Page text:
What is Oral Surgery?
Oral surgery is a category of dental treatments that involves surgery performed on the oral cavity.
Oral surgery procedures treat injuries and defects of the hard and soft tissues of the mouth, teeth and jaws in cases where less invasive treatments are not sufficient. Oral surgery may also be performed in preparation for other dental procedures. For example, we may perform a bone graft to prepare the jaw for dental implant surgery.
While we always use the least invasive treatment option possible for any dental problem, sometimes the more moderate treatment options are simply insufficient for the issue at hand, and oral surgery is required.
Feeling nervous? We can help.
However, this does not mean that you need to feel nervous or worried about your oral surgery procedure!
These feelings are natural, of course, but modern dentistry allows us to perform these kinds of surgeries with a minimum of pain and shorter recovery times than we were able to in the past. We'll do everything we can to make your oral surgery experience as efficient and comfortable for you as possible.
If you need oral surgery to address an oral health problem you are experiencing, your dentist will prepare you ahead of time for what you can expect from the process, sedation options, how to prepare for your appointment, and what recovery will be like. We'll be there for you each step of the way!
Replace Missing Teeth
Dental implants are replacements for missing teeth. They replace the entire tooth, including the root, which makes them extremely stable and very similar to natural teeth in how they function. The dental implant procedure is considered surgery because the implant is surgically implanted into the jaw bone, eventually fusing with it.
Consider dental implants to replace your missing teeth if you want a stable and durable option that is designed to blend in with your natural teeth.
Repair Gum Tissue & Reduce Sensitivity
Gum grafts are performed primarily to repair receding gums. This can help to cover exposed tooth roots and reduce related symptoms, such as sensitivity. But additionally, making efforts to protect exposed roots can also protect them from decay, which in turn can even protect against eventual tooth loss in severe cases.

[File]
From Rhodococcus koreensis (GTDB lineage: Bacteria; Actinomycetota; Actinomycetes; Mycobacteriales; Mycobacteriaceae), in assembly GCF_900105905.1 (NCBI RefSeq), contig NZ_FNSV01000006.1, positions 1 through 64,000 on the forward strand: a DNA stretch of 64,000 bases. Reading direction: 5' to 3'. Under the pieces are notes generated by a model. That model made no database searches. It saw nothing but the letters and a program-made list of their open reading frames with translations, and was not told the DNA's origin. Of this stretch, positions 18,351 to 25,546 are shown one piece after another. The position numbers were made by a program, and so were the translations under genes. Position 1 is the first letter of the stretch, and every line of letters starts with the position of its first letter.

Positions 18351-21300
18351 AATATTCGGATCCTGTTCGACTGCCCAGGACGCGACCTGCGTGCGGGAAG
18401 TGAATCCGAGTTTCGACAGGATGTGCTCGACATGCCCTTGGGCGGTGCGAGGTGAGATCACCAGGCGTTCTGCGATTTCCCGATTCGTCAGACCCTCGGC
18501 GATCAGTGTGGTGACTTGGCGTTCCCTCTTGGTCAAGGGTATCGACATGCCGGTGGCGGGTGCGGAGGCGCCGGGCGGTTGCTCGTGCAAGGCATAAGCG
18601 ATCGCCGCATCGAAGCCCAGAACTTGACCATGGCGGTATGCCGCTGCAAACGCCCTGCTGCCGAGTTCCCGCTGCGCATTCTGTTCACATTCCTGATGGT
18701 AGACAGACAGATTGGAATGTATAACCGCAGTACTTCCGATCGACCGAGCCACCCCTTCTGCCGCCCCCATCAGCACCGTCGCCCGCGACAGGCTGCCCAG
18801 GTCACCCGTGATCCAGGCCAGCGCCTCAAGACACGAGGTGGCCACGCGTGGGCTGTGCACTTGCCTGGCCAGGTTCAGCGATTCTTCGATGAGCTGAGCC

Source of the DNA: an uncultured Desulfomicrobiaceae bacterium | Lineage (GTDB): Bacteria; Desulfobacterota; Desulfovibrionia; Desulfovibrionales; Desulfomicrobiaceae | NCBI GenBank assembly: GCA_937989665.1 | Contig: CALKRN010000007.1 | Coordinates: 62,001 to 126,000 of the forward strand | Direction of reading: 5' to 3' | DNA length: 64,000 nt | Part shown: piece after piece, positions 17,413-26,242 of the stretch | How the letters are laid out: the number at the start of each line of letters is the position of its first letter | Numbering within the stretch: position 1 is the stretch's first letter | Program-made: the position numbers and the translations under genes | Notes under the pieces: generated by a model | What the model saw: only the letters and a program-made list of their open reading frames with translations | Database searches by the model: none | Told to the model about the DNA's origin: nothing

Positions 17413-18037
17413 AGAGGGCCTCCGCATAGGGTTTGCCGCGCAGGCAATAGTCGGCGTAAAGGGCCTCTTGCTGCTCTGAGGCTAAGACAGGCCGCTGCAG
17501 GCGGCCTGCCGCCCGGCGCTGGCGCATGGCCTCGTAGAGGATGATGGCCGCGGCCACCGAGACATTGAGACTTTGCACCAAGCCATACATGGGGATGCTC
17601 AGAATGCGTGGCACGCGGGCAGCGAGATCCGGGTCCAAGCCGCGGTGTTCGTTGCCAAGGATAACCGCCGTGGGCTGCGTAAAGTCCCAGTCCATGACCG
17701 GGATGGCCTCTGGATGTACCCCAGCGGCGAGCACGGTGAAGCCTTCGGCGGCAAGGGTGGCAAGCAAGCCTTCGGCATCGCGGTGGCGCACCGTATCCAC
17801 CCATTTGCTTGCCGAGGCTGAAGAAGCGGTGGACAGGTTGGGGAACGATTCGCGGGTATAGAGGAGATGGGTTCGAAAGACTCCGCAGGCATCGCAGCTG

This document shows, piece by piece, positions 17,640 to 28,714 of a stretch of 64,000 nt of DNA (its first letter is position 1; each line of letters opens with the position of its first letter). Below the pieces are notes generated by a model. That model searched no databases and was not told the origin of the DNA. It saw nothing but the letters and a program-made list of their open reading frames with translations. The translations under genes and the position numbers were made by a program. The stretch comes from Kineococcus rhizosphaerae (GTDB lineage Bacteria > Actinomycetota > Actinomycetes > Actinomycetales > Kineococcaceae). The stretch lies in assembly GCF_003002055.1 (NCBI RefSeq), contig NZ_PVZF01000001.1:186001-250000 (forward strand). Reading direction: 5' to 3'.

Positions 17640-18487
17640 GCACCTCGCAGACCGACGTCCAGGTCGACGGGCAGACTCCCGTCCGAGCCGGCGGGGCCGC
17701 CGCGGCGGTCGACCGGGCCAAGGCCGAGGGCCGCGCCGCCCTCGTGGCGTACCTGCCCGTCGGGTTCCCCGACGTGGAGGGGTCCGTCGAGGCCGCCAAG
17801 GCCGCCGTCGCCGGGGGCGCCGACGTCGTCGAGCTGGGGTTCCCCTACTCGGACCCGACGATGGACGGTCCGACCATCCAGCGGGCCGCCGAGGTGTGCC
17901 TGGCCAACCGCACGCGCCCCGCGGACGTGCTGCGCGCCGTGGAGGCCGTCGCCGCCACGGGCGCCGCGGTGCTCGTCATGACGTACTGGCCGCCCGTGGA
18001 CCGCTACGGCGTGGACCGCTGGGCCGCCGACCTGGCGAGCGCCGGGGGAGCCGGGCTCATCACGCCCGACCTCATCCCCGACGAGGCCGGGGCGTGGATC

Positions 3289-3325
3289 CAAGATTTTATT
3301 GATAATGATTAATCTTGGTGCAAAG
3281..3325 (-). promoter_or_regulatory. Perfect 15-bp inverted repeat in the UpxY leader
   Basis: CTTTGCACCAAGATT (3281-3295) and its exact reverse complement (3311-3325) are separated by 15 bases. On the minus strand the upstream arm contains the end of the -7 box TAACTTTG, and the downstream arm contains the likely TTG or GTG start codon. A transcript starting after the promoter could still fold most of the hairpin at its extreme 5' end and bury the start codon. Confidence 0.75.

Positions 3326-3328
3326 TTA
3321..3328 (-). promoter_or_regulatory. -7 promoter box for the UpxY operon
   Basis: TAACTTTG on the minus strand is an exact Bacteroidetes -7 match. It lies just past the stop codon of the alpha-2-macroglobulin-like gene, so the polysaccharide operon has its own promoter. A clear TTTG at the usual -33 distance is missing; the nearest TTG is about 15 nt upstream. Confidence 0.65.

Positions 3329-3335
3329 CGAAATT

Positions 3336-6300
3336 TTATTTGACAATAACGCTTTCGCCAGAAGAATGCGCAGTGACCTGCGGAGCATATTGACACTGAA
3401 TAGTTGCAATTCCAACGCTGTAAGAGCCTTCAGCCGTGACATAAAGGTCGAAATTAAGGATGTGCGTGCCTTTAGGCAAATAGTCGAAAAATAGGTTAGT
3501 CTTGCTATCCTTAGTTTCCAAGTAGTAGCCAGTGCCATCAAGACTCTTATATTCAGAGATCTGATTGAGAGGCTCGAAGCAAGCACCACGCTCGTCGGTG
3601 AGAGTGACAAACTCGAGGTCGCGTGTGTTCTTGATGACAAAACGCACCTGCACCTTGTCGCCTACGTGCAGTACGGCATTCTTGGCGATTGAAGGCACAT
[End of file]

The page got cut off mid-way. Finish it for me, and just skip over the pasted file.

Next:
The gum graft procedure involves removing gum tissue from the roof of the mouth and transplanting it to another area of the gums.
Remove Badly Damaged Teeth
While it is always preferable to save a natural tooth, it is not always possible. Severe tooth decay, impaction, advanced periodontal and gum disease, trauma, or tooth overcrowding are all potential reasons your dentist may recommend a tooth extraction.
While it can be distressing to learn that you you need to have a tooth extracted, you'll likely find that the relief from pain and discomfort that results will make up for it. Plus, there are some great tooth replacement options available to you, including implants as mentioned above, as well as dentures and dental bridges.
Wisdom Tooth Removal
Prevent Misalignment, Impaction & Infection
Wisdom teeth are the last set of molars to emerge in the back corners of an adult's mouth. For most people, these final molars erupt in their late teens or early 20s, years after the other adult teeth have emerged and become established in the mouth. Because of this late eruption, and because of how our jaws have evolved over time, wisdom teeth can often cause a whole host of dental health problems when they finally make their appearance.
Wisdom teeth can be difficult to clean, which can lead to infection, and they can also cause impaction and crowding. In these cases, it is usually recommended to extract them.
Reduce Gum Issues & Speech Concerns
A frenectomy is a surgical procedure that removes a frenum. The frenum is a small piece of tissue a small fold of tissue that prevents an organ in the body from moving too much. In this context, the frenum connects your cheeks, tongue, or lips to your gums. When the frenum restricts function, as in tongue-tied, lip-tied, or cheek-tied, our dentists may recommend a frenectomy.
Most often, frenectomies are performed on babies who are having feeding issues or if there are speech concerns. But sometimes, adults need frenectomies too. For example, sometimes a frenum can be so tight that it pulls your gums away from your teeth, causing dental problems.
Bone Grafts & Sinus Lifts
Reinforce Jaw Bone & Prepare for Implants
In the context of oral surgery, a bone graft is a procedure in which your dentist adds additional bone tissue from another part of your body, or from a donor or artificial source, to your jawbone to strengthen it. This is done most often to prepare the jawbone for a dental implant, though not all dental implant patients necessarily need a bone graft.
A sinus lift is simply a type of bone graft in which your dentist adds additional bone material to the upper back jaw to increase the amount of bone in the sinus area specifically, again usually in preparation for the placement of a dental implant.